When unemployment skyrocketed as the novel coronavirus pandemic ramped up in March, Congress passed the CARES Act to provide an extra $600 a week to people who lost their jobs.
Now that the virus’ spread is speeding up in Wisconsin and the pandemic is ramping up across the United States, that federal assistance from the Coronavirus Aid, Relief and Economic Security Act is about to expire — a prospect Citizen Action of Wisconsin executive director Robert Kraig calls unthinkable.
“In Wisconsin we’re literally just a week and a half away from the end of the major thing that’s keeping working families afloat,” Kraig said Tuesday at a news conference in front of Eau Claire City Hall.
The House of Representatives passed a bill to renew the $600 per week in pandemic unemployment assistance, but the measure has stalled in the Senate. The aid is scheduled to cease for jobless individuals in Wisconsin on July 25.
“When they did the original COVID-19 relief in March, no one knew that we would be the worst country in the world in controlling the pandemic,” Kraig said.
Citizen Action, a liberal advocacy group that held similar events Tuesday in Madison, Milwaukee and Green Bay, is calling for an extension of the aid at least through the end of the year and the creation of a national subsidized jobs program such as that proposed by U.S. Sen. Tammy Baldwin, D-Wis.
Senate Republicans have opposed extending the $600 a week in unemployment benefits, mainly on the ground that it discourages laid-off people from returning to work. In an interview Thursday on CNBC, Treasury Secretary Steven Mnuchin suggested that the administration might support an extension of supplemental unemployment aid but at a reduced level: “We’re going to make sure people are (incentivized) to go back to jobs.”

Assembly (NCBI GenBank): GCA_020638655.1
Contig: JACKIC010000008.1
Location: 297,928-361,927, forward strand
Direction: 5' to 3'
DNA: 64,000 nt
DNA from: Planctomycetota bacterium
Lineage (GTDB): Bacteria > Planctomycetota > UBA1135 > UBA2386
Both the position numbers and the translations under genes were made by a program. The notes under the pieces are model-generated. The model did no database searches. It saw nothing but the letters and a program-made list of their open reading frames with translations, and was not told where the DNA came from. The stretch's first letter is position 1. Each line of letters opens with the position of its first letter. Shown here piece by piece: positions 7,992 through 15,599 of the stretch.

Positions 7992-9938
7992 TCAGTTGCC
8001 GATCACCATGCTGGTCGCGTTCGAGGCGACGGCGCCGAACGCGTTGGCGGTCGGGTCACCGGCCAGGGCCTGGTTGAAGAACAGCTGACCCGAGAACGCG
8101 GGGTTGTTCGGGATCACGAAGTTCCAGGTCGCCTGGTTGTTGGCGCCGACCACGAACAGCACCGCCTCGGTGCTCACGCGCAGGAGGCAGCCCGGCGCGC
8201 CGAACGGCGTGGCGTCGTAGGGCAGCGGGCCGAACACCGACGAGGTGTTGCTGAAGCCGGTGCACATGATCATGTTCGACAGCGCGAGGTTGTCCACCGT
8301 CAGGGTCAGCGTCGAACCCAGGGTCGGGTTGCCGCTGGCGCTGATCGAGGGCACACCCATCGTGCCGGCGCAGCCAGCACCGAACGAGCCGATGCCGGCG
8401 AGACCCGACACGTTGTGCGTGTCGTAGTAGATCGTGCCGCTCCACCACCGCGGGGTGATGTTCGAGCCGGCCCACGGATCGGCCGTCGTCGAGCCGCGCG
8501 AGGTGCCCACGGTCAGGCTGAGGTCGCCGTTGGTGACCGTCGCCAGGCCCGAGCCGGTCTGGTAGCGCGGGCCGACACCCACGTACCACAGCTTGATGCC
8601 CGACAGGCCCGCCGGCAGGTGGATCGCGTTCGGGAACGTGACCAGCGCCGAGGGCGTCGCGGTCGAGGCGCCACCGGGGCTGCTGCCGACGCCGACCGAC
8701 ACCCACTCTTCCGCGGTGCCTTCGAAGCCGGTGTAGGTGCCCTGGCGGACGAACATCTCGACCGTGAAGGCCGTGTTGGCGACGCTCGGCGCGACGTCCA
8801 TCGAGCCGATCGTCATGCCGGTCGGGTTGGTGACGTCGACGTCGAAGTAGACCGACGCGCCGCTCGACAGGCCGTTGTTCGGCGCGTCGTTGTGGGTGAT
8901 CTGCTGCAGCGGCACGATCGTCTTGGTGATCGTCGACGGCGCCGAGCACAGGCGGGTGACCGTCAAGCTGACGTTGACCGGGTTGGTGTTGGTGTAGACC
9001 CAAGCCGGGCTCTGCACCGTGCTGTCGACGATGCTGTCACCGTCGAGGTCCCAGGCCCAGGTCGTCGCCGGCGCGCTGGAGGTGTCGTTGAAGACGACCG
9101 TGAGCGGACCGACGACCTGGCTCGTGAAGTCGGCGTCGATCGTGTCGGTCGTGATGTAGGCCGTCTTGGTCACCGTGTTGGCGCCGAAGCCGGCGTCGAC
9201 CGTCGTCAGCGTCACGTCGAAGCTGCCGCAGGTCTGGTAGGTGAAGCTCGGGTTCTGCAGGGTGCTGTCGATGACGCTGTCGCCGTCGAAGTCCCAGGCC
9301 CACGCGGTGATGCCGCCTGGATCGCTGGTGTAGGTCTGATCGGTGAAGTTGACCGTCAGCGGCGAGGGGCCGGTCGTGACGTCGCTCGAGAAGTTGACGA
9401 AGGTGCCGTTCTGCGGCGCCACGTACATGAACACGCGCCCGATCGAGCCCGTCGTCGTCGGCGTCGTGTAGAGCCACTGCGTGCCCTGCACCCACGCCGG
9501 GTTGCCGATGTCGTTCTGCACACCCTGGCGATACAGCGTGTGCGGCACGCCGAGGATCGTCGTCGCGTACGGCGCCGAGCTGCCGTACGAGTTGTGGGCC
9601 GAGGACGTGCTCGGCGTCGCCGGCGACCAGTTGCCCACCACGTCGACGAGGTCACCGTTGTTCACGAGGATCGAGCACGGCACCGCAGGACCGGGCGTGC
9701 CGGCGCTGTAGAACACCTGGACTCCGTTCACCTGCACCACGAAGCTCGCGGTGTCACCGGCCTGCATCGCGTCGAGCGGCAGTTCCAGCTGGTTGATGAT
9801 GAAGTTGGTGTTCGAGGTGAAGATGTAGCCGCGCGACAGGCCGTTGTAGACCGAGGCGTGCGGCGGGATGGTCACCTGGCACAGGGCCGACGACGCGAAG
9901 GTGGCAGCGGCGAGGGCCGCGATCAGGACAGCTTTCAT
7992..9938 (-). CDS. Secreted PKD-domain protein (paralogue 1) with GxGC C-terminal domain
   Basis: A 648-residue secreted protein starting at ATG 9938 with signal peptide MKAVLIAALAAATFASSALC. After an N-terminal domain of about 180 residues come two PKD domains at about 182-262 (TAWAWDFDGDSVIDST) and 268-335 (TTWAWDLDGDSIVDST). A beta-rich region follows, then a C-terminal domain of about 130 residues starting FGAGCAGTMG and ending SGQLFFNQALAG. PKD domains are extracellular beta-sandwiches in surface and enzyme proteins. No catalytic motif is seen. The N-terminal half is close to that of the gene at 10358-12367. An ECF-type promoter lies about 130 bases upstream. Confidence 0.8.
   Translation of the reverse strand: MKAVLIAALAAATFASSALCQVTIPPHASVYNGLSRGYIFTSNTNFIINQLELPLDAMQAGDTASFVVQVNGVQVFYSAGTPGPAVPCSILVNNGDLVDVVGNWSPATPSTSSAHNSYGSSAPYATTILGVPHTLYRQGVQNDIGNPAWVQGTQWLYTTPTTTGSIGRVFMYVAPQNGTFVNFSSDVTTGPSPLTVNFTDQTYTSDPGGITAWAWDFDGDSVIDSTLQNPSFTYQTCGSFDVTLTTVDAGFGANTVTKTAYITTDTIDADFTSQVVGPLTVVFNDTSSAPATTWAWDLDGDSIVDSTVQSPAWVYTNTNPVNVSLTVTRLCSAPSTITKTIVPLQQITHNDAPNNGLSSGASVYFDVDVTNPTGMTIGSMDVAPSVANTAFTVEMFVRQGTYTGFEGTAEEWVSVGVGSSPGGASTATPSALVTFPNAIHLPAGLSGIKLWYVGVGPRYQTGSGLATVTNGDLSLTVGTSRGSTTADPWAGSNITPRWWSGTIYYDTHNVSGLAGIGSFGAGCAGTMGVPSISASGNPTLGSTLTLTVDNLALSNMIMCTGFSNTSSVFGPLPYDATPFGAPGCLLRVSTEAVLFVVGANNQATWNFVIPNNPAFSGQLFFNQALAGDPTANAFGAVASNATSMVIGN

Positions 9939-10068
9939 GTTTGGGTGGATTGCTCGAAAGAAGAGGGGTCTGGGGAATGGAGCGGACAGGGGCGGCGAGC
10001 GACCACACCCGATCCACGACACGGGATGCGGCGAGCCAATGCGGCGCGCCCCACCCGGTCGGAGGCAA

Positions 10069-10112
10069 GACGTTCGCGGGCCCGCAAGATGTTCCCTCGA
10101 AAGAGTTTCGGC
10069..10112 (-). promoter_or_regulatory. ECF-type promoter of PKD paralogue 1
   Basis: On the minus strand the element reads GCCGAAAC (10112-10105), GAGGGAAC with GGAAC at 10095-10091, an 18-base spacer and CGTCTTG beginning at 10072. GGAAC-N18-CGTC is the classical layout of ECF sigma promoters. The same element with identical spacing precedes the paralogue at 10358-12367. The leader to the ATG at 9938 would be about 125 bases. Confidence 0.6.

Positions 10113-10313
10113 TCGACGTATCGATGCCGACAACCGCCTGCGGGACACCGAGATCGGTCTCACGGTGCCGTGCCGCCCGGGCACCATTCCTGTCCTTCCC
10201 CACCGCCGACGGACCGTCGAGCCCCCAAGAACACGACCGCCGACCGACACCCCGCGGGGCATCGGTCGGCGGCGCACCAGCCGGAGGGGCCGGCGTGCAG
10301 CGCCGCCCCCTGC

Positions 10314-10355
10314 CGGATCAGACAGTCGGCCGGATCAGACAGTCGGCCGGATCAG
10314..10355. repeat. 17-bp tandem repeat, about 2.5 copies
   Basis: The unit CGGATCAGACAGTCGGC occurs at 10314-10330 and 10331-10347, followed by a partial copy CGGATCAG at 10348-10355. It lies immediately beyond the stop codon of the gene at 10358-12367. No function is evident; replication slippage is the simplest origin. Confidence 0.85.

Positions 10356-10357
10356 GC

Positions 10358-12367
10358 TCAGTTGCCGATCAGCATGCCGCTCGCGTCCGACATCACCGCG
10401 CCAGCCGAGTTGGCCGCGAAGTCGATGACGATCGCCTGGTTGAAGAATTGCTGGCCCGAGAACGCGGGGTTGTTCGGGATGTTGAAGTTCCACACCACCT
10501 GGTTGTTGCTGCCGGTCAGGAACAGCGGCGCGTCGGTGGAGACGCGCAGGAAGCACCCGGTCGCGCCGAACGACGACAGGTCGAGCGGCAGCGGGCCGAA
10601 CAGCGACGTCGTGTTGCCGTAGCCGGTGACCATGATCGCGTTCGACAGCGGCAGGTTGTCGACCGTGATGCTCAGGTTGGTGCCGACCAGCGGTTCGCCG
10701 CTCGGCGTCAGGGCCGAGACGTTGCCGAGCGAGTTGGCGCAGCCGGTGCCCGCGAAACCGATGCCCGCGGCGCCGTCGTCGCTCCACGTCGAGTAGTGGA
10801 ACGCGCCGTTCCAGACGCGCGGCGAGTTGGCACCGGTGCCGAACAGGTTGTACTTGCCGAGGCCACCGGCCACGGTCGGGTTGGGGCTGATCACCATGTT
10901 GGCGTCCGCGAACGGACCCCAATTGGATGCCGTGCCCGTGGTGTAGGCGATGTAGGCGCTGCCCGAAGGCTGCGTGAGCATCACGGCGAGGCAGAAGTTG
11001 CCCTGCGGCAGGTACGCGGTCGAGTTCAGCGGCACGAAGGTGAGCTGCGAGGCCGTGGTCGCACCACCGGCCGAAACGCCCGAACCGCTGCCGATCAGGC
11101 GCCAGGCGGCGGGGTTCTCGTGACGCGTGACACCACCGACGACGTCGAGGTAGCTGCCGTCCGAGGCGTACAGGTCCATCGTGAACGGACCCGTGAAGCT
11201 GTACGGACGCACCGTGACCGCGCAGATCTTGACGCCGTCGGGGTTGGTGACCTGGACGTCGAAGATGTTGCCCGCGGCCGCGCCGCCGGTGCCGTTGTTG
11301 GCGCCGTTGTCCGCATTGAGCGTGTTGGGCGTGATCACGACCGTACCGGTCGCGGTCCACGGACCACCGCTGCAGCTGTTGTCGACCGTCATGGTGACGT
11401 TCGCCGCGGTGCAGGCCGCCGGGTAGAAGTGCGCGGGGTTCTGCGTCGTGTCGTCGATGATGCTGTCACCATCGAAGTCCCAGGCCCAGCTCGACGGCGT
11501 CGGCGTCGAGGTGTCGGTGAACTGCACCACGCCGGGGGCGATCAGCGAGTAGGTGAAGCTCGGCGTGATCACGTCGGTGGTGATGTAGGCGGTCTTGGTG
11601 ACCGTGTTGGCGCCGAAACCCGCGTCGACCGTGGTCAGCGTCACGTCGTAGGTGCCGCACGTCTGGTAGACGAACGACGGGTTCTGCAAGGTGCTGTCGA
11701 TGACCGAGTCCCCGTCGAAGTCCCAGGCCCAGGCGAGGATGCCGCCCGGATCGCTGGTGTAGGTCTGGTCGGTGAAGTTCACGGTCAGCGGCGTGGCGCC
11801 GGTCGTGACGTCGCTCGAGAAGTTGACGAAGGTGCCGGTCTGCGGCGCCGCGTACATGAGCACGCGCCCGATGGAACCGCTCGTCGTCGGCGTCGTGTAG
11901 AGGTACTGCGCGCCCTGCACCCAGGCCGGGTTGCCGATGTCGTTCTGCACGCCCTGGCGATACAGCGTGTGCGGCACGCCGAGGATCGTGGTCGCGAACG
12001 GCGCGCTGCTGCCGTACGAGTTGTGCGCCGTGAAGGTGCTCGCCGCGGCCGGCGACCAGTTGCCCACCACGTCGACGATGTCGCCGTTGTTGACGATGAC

State Rep. Jodi Emerson, D-Eau Claire, said at the Eau Claire event that she has heard from many residents about the importance of the federal pandemic aid.
“We need to make sure that those who do not have a job right now because of the pandemic have the ability to make ends meet,” Emerson said. “That’s how we get through this crisis — by putting people first.”
While it was prudent in March to put an end date on the extra assistance, now is not the time to let it expire, she said, noting that COVID-19 cases are at a record high in Wisconsin in recent days.
Eau Claire City Councilwoman Emily Berge, who also is a Democratic candidate in the 68th Assembly District, cited a study by the Economic Policy Institute estimating that the end of the aid will cost 66,000 jobs in Wisconsin.
Kraig and Berge urged people to call members of Wisconsin’s congressional delegation and tell them about the importance of extending the federal jobless aid.
Failure to act, Kraig predicted, will result in a massive acceleration of the negative economic impacts already resulting from the pandemic — businesses failing, families losing their homes and people struggling to keep a roof over their head and food on the table.
“What we’re really calling for is urgency,” Kraig said. “It seems like the Senate is getting to the point where they’re ready to take action, but the question is whether it will be enough.”